The impossibility of the Eurozone

In the long run, as Europhiles are constantly telling us, the Eurozone will work perfectly when they’ve found the right acronymic scheme. “In the long run,” as Keynes once said, “we are all dead.”

Beyond any dispute, we now know the precise scientific reason why the Eurozone can’t last. Because the Eurozone is in a particularly bad crisis this week it’s possible it won’t last beyond next week. The consequences of the Greek election on Sunday might be the last straw that breaks the camel’s back. Many of the large European investment funds — pensions, investment, hedge, etc — are already fleeing Eurobonds and parking their money in US Treasuries, even though the latter are, in actuality (when taking inflation into account), paying negative interest rates.

The Eurozone can’t last because the dour, disciplined northern Europeans — the Germans, Dutch, Danes, Finns, Latvians — are psychologically as different as chalk and cheese from the laid-back southern Europeans — the Italians, Greeks and Spanish. How so? They all have the same standard stock of genes, all laid out in strict order along their chromosomes (otherwise they couldn’t inter-breed). They differ somewhat in the selection and balance of minor variations within the otherwise identical genes (we can tell the difference in appearance between the typical Finn and Sicilian immediately). They will happily trade together (because both sides benefit) but they don’t like living too much cheek-by-jowl nor, more than anything else, being governed by those who have a very different culture.

If they have the same genes, northern and southern Europe differ greatly in the way their genes are selected when expressing themselves in the living cells of our bodies — in our body health and our behaviour. Which genes are selected for this or that environment? Which genes associate together on this or that occasion? How long is a particular gene allowed to express itself before re-coiling into its secure DNA helix? All these are the result of small molecules that are of a higher order than genes. These are called epigenes and have only been indisputably identified in the last decade. If genes are the ‘hardware’ of our DNA, epigenes are the ‘software’ which always controls the otherwise inert DNA. The existence and sheer complexity of epigenes have already revolutionized the pharmaceutical industry of the West and is rapidly overturning almost everything that we knew hitherto about many diseases, particularly those which attack in mid-life such as diabetes, heart conditions and many cancers.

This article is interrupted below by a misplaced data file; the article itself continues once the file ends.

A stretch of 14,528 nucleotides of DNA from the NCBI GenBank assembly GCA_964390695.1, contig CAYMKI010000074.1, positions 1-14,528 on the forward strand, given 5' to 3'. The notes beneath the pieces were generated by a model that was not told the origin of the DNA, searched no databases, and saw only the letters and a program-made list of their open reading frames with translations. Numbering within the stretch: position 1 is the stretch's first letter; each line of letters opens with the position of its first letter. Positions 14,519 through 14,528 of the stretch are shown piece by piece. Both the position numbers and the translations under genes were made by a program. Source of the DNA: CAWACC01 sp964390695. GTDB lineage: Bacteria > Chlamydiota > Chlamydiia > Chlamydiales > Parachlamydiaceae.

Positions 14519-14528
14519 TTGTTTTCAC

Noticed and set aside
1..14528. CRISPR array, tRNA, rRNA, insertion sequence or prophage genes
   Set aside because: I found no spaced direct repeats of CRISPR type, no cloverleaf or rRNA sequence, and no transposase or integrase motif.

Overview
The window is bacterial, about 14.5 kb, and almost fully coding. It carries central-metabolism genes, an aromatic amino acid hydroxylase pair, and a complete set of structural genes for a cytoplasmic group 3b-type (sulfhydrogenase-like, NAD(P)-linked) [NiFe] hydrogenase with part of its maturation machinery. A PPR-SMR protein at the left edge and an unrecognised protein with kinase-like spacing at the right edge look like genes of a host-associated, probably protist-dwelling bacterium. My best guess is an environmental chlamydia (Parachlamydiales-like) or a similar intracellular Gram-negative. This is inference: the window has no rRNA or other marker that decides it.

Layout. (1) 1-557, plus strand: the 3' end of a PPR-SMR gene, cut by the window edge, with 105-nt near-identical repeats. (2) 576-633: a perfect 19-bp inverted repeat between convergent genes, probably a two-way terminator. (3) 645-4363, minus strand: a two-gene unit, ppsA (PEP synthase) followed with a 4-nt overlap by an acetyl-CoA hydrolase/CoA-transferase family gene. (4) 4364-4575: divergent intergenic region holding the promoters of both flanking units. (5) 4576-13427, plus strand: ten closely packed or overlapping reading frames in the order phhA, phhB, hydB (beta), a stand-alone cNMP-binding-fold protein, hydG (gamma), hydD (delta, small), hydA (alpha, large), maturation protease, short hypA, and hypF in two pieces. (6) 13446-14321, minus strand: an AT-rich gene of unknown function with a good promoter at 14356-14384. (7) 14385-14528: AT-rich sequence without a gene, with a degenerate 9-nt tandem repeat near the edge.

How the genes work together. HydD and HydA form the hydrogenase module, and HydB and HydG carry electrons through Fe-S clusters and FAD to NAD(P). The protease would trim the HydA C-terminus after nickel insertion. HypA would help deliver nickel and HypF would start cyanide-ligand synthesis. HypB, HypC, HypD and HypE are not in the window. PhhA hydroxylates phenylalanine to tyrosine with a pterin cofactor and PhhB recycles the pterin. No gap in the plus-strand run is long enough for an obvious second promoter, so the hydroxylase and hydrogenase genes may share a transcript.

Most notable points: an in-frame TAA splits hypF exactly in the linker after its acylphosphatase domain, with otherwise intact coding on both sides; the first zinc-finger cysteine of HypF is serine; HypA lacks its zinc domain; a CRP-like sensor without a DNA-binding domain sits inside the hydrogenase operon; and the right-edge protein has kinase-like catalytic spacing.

Besides predisposing us to this or that disease (and/or helping our immune system to resist others), new epigenes are constantly rising in our body cells according to the precise environment around us. There’s no internal decision-maker which supervises the epigenes. Our epigenetic make-up is strictly according to the diets we eat, our daily temperatures, how hard we have to work (and what type of work), our social world, our rank order (via hormone levels) within our group or neighbourhood (and deference to authority), the pollution around us, the appropriate playfulness or seriousness of our culture, and so on in the thousand-and-one ways whereby personalities and cultures different from one another. In short, our psychological propensities, broadly set by our culture, and more particularly set by our parents, are as subtle and complex as our physiological propensities to this or that disease.

Moreover our epigenetic settings are passed from parent to child, 50% from one parent and 50% from the other. In our lifetime we can augment some or not use some, and then pass the same condition to our children. A particular epigenetic setting may take several generations to reach maximum intensity; it may take generations for a particular setting to die away.

If we could transplant a thousand Greeks into a housing estate and a factory in Germany, they would be psychologically and culturally German with a few generations. (And they would tend to have the same mix of mid-life diseases as indigenous Germans.) Conversely, if we were to able to transplant a thousand Germans into country cottages and olive farms in Greece, then they would be psychologically and culturally Greek within a few generations.

The bureaucrats and retired politicians who devised the European Union and Eurozone by continuing to do what they’re best at — manipulating the punters in small stages — should have read their history books first. The only way a large land mass and a large population with many different climes and cultures within it can possibly become unified under a centralized budgetary authority is either via a dictatorship or a full-scale civil war. That’s where they should have started in order to succeed. But neither another Hitler (or Napoleon or Stalin), or Civil War is possible (we hope!) because no-one would lend the money for armaments. Unfortunately, a deluge of unrepayable debt is poised to fall on us sooner or later.

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